Brooklyn, NY Steam Tug ALICE E. CROW Explosion, June 1890

FRIGHTFUL BOILER EXPLOSION ON A STEAM TUG.

FOUR MEN BLOWN INTO ETERNITY.

THE BODY OF THE CAPTAIN FOUND ON THE DECK OF A SCHOONER SOME DISTANCE FROM THE SCENE OF THE EXPLOSION.

New York, June 24. -- The steam tug ALICE E. CROW, lying at the pier at the foot of Vanbrunt Street, South Brooklyn, Monday morning was blown to pieces by the explosion of the boiler and four of the five men asleep in her cabins were instantly killed. The boat made a trip to the fishing banks with a party of compositor employed on the Brooklyn papers and on its return here put up at the Vanbrunt Street wharf. The fires were banked and the engineer and mate went ashore with instructions to return at 8 o'clock in the morning. Shortly afterward Capt. SQUIRES, Steward GEORGE ROGERS and two firemen returned to their bunks just behind the engine room.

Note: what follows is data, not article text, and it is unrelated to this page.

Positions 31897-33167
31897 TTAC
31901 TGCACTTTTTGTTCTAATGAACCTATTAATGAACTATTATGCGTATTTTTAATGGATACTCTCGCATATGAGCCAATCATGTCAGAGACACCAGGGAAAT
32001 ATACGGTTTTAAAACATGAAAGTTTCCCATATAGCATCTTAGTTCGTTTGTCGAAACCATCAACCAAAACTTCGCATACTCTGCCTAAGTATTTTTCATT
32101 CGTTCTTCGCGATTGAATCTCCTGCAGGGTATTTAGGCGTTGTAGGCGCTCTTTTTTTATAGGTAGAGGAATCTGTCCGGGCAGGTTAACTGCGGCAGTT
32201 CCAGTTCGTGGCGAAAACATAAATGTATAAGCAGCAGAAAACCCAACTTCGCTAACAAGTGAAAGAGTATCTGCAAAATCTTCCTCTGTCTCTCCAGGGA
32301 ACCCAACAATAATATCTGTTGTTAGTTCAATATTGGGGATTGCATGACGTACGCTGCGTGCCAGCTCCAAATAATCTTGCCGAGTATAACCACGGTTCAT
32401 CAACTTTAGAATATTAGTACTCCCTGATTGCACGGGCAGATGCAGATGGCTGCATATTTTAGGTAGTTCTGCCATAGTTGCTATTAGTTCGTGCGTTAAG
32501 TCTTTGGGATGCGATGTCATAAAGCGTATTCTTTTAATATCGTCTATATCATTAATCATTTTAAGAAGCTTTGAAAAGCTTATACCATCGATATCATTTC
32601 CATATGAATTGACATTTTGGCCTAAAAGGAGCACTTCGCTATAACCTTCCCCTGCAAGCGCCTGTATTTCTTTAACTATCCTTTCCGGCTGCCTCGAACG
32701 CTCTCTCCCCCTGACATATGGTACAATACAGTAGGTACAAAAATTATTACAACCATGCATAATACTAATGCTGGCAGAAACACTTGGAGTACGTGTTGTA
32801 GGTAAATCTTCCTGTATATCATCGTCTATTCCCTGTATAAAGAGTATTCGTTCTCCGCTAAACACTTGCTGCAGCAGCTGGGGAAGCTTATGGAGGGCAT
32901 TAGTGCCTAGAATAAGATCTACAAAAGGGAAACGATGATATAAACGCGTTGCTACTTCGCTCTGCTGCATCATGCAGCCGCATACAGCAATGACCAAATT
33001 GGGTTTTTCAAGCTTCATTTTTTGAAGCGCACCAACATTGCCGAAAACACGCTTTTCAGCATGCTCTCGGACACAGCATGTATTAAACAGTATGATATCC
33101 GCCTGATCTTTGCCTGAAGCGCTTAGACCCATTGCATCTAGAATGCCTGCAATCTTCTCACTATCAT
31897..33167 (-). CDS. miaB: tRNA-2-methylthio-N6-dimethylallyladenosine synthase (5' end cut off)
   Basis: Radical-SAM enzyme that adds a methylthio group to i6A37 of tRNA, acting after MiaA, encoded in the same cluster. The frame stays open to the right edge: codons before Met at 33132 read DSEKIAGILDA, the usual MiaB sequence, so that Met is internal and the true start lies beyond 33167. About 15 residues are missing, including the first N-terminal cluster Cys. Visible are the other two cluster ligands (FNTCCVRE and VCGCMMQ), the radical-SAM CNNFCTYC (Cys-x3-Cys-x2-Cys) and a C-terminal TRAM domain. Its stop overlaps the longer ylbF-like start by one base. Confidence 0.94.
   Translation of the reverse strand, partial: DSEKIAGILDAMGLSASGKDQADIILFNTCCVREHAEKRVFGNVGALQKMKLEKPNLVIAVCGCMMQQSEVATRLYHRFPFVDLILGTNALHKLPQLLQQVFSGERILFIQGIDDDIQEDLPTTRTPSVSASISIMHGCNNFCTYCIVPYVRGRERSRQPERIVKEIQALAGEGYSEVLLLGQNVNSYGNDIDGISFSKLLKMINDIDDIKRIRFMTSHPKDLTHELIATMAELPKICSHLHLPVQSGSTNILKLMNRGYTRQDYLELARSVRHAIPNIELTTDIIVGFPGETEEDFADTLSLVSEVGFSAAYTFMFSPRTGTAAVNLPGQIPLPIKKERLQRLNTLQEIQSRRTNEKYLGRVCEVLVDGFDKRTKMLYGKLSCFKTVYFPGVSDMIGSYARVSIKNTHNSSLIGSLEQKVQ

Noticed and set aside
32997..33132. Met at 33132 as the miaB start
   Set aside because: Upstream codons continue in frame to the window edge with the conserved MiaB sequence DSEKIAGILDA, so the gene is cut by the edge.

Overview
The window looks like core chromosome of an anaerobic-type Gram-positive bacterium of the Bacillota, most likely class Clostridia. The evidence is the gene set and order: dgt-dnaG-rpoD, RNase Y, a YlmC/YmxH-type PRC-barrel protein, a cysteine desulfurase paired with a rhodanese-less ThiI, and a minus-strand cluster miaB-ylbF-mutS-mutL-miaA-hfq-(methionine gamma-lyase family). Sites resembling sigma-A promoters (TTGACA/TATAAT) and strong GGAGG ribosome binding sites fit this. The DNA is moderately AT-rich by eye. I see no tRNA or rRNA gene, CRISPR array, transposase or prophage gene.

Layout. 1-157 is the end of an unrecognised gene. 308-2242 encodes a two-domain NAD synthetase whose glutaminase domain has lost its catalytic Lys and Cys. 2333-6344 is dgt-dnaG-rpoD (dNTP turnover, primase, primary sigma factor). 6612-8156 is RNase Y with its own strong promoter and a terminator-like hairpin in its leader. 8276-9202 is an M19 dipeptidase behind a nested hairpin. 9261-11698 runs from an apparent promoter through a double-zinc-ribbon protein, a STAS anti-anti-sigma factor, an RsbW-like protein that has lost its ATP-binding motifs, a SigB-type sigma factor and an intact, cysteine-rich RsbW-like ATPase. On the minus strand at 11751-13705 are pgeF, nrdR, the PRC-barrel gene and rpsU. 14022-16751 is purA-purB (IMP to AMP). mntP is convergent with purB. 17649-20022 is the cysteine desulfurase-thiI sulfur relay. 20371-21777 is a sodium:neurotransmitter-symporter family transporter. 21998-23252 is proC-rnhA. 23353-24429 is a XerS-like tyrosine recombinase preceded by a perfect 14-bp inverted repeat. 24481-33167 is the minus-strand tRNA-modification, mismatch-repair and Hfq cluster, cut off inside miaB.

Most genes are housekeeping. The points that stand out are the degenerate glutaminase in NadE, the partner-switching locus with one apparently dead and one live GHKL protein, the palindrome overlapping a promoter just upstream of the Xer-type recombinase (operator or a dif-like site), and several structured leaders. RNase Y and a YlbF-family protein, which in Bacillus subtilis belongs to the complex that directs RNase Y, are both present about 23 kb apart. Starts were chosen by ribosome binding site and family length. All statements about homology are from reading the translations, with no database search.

At dawn MATTHEW BARTLEY, a deck hand, reported for duty and found the crew still asleep. He prepared the fire, and after a cursory examination threw himself into one of the vacant bunks to await the arrival of the engineer, MATTHEW GOUGHLIN.
He awoke in the water with his legs badly lacerated, and was picked up by a passing tug. Then, according to his own statement, he learned, for the first time, that the tug had blown up. The boat, which was considered a staunch one and first-class in every particular, was totally wrecked, nothing but a few fragments being found floating on the water. The force of the explosion was so great that a barge alongside of the tug went to the bottom. The tug was valued at $7,000; insured.

The victims of the explosion were:
Capt. SQUIRES.
Two firemen and the steward.

The body of the captain was found upon the deck of a schooner lying in a neighboring dock, and the body of the steward was taken from the water some distance from the explosion. The firemen, it is believed, went down with the wrecked hull of the unfortunate craft. The engineer, MATTHEW COUGHLIN, had a narrow escape. He was just coming from the dock on his way to the tug when the explosion occurred.

Alton Telegraph Illinois 1890-06-26